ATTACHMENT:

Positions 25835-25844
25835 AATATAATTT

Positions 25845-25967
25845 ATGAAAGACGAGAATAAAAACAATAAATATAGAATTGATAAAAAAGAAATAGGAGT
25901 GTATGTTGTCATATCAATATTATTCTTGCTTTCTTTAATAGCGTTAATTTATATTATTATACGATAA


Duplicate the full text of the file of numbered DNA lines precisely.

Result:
Positions 25835-25844
25835 AATATAATTT

Positions 25845-25967
25845 ATGAAAGACGAGAATAAAAACAATAAATATAGAATTGATAAAAAAGAAATAGGAGT
25901 GTATGTTGTCATATCAATATTATTCTTGCTTTCTTTAATAGCGTTAATTTATATTATTATACGATAA